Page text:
Actress Sandra Bullock surprised graduates at Warren Easton Charter High School in New Orleans on Monday, delivering the commencement speech to hundreds of graduates and their families. The Oscar winner ('Blind Side', 2010) shared wisdom that serves parents as well as graduates, giving pearls that make her sound a lot more like the mother of a 4-year-old than a Hollywood star.
Ms. Bullock, who adopted her son Louis with ex-husband Jesse James in 2010, said to graduates that when someone asked her recently what she would say to her younger self, she said she would share lessons she has been teaching to her young son.
Bullock made eight points that pertain to kids of all ages, in all walks of life, whether just learning first words, heading out into the world after graduation, or raising a family.
“What I tell a 4-year-old is what I wish someone had told me before I stepped out in the world,” said Bullock.
Here are a few of the highlights from her speech:
“Raise the bar higher”
Bullock said that she only remembered the times when “I tried beyond what I thought I could do and I don’t remember failing, because I didn’t.” She clarified by adding that failure is not real, but rather it just means that something is supposed to work out differently.
“You have to dance a little bit before you step out in the world, ‘cause it changes the way you walk.”
This advice is definitely relatable to parents, who often find music as a point of release and joy for their kids. As many adults may forget to start each day with a dance, Bullock mentioned that she and her son turn the music on loud in their home before leaving for the day.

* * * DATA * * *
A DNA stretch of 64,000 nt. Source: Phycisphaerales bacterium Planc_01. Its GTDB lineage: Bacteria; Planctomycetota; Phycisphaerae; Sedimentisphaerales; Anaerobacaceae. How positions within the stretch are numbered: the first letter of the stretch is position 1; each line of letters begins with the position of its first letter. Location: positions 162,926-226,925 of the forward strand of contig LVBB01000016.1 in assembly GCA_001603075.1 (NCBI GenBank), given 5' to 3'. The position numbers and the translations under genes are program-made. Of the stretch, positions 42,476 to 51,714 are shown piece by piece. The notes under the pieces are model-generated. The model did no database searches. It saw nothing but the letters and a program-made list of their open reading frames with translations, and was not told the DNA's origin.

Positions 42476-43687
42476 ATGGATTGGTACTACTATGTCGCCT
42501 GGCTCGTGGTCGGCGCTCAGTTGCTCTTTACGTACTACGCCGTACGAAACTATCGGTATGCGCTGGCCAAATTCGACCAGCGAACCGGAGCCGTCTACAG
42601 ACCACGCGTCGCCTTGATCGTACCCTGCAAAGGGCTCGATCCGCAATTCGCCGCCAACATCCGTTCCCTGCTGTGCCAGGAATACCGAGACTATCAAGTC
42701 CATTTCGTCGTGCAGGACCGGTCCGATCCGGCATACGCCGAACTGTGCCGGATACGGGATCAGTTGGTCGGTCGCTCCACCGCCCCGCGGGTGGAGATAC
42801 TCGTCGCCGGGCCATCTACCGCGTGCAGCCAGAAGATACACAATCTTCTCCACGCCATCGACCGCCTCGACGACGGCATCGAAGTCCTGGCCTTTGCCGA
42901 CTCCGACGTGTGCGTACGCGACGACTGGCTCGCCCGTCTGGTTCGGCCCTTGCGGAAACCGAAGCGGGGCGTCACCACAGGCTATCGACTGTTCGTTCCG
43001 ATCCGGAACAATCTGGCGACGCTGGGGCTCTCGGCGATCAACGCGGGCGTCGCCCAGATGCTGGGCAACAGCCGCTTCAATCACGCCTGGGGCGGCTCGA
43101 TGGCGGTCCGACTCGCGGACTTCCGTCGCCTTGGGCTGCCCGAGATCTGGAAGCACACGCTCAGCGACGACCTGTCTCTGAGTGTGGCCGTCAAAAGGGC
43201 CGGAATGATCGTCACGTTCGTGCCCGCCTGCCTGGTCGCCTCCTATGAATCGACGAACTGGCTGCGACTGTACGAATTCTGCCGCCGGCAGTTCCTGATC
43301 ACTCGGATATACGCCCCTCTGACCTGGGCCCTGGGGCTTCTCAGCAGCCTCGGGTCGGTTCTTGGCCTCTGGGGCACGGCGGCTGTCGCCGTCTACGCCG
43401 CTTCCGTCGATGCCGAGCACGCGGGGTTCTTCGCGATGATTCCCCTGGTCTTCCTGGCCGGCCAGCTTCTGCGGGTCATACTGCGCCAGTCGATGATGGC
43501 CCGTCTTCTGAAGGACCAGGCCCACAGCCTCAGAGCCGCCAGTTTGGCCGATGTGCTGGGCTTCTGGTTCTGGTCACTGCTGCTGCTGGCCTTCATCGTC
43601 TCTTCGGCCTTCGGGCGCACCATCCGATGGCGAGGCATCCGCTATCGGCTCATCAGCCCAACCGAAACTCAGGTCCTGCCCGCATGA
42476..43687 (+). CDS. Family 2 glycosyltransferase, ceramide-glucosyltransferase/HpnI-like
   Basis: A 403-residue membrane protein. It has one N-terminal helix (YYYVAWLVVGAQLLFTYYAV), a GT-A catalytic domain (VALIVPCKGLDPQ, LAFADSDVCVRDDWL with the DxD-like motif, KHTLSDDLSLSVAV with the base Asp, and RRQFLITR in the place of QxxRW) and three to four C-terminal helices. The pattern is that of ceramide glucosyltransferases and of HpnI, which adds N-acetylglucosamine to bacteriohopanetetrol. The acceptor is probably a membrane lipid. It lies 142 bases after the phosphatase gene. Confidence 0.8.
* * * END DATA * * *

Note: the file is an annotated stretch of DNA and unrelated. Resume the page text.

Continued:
“Do not pick your nose in public.”
More importantly, she pointed out, don’t pick it in private either. Her deeper message? Getting a tissue takes a little effort, but it’s worth it. Make the effort to do the right thing.
“When someone you care about hugs you, hug them back with both arms.”
Most importantly, Bullock pointed out that hugging with two arms “allows you to lean” both physically and emotionally, and everyone can all use that kind of support.
She ended the speech by telling the audience to go out and find their joy, saying that it is completely up to each individual to track down what makes them happy. While this is a pretty common sentiment shared in many graduation speeches, when you think of it applied to teaching young kids, and maintaining patience and sanity as parents, it also rings true.